Nvidia Corp. this week reported strong sales and profit growth for the quarter ended Jan. 29 as rapid adoption of the company’s graphics processing units (GPUs) for budding artificial intelligence applications translated to record revenue and a 183 percent increase in net income.
”We had a record year, a record quarter. And most importantly, we're at the beginning of the AI computing revolution,” said Jen-Hsun Huang, Nvidia’s founder and CEO, speaking to analysts on a conference call following the company’s quarterly report.
Huang went on to say that parallel data processing is vital to the success of this AI, which he called a new way of computing. “And GPU computing that we've been nurturing for the last decade and some is really the perfect computing approach,” he said.
Nvidia reported sales of $2.17 billion for its fiscal fourth quarter, up 55 percent from the year-ago quarter and up 8 percent from the fiscal third quarter. The company reported a net income in accordance with generally accepted accounting principles (GAAP) of $655 million, up 21 percent from the previous quarter and up a whopping 216 percent compared to the year-ago quarter.
Nvidia’s fiscal fourth quarter sales and profit both came in above Wall Street’s expectations.
Nvidia’s sales to datacenter applications rose to $296 million in the quarter, more than triple compared to the year-ago quarter and up 23 percent compared with the previous quarter. Automotive sales also grew rapidly, up 38 percent year-to-year to reach $128 million.
Huang said datacenter, gaming and self-driving cars would become even more significant businesses to the company going forward.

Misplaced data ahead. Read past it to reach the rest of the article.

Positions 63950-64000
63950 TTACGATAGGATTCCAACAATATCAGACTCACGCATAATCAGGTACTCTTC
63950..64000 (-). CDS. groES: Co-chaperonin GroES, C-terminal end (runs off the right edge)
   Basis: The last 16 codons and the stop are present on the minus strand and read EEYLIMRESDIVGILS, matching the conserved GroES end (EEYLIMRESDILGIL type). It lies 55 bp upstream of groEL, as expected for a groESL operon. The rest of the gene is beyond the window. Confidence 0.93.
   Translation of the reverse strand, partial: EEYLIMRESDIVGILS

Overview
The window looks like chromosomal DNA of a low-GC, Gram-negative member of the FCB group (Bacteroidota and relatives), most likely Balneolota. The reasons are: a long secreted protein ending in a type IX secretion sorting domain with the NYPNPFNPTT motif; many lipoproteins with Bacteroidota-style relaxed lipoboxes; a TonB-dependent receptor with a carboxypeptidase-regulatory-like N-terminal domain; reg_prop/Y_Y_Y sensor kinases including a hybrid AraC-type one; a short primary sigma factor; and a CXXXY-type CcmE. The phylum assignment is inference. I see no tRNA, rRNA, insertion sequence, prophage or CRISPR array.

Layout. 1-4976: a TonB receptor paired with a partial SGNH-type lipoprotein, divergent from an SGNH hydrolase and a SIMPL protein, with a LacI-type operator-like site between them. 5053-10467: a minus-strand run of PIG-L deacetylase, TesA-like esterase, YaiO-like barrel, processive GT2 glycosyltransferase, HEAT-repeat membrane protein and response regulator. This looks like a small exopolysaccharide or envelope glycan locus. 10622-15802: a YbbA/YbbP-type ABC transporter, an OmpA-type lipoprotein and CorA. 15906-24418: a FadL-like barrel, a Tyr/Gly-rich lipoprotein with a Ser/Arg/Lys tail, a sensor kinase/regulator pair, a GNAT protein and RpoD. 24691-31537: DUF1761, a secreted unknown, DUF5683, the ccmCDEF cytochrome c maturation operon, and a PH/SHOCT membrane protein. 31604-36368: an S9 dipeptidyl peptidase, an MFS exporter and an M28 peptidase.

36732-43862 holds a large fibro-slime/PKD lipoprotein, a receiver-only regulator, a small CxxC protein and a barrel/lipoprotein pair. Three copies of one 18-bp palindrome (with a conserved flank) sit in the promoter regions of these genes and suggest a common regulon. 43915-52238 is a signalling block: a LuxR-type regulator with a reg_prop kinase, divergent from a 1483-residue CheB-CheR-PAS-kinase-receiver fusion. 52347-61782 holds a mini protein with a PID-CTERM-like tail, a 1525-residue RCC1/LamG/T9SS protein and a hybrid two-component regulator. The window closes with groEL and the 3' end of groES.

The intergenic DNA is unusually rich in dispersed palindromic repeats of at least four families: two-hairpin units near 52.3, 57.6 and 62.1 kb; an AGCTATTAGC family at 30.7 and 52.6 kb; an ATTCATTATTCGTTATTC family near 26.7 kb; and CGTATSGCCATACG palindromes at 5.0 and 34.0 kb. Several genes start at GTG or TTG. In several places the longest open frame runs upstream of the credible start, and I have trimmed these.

“The thing that has really changed our company, what really defines how our company goes to market today, is really the platform approach, that instead of just building a chip that is industry standard, we created software stacks on top of it to serve vertical markets that we believe will be exciting long term that we can serve,” Huang said. “And we find ourselves incredibly well positioned now in gaming, in AI and in self-driving cars.”
For its full fiscal year 2017, Nvidia reported sales of $6.91 billion, up 38 percent compared with fiscal 2016. Nvidia’s GAAP net income for the year totaled $1.67 billion, up 171 percent compared with fiscal 2016.
Nvidia’s strong calendar 2016 was enough to move the company to 16th place among chip vendors in sales, up from 18th places in 2015, according to market research firm IC Insights Inc.
For the current quarter, the first quarter of the company’s fiscal 2018, Nvidia expects sales to be about $1.9 billion, which would represent growth of about 46 percent compared with the year-ago quarter.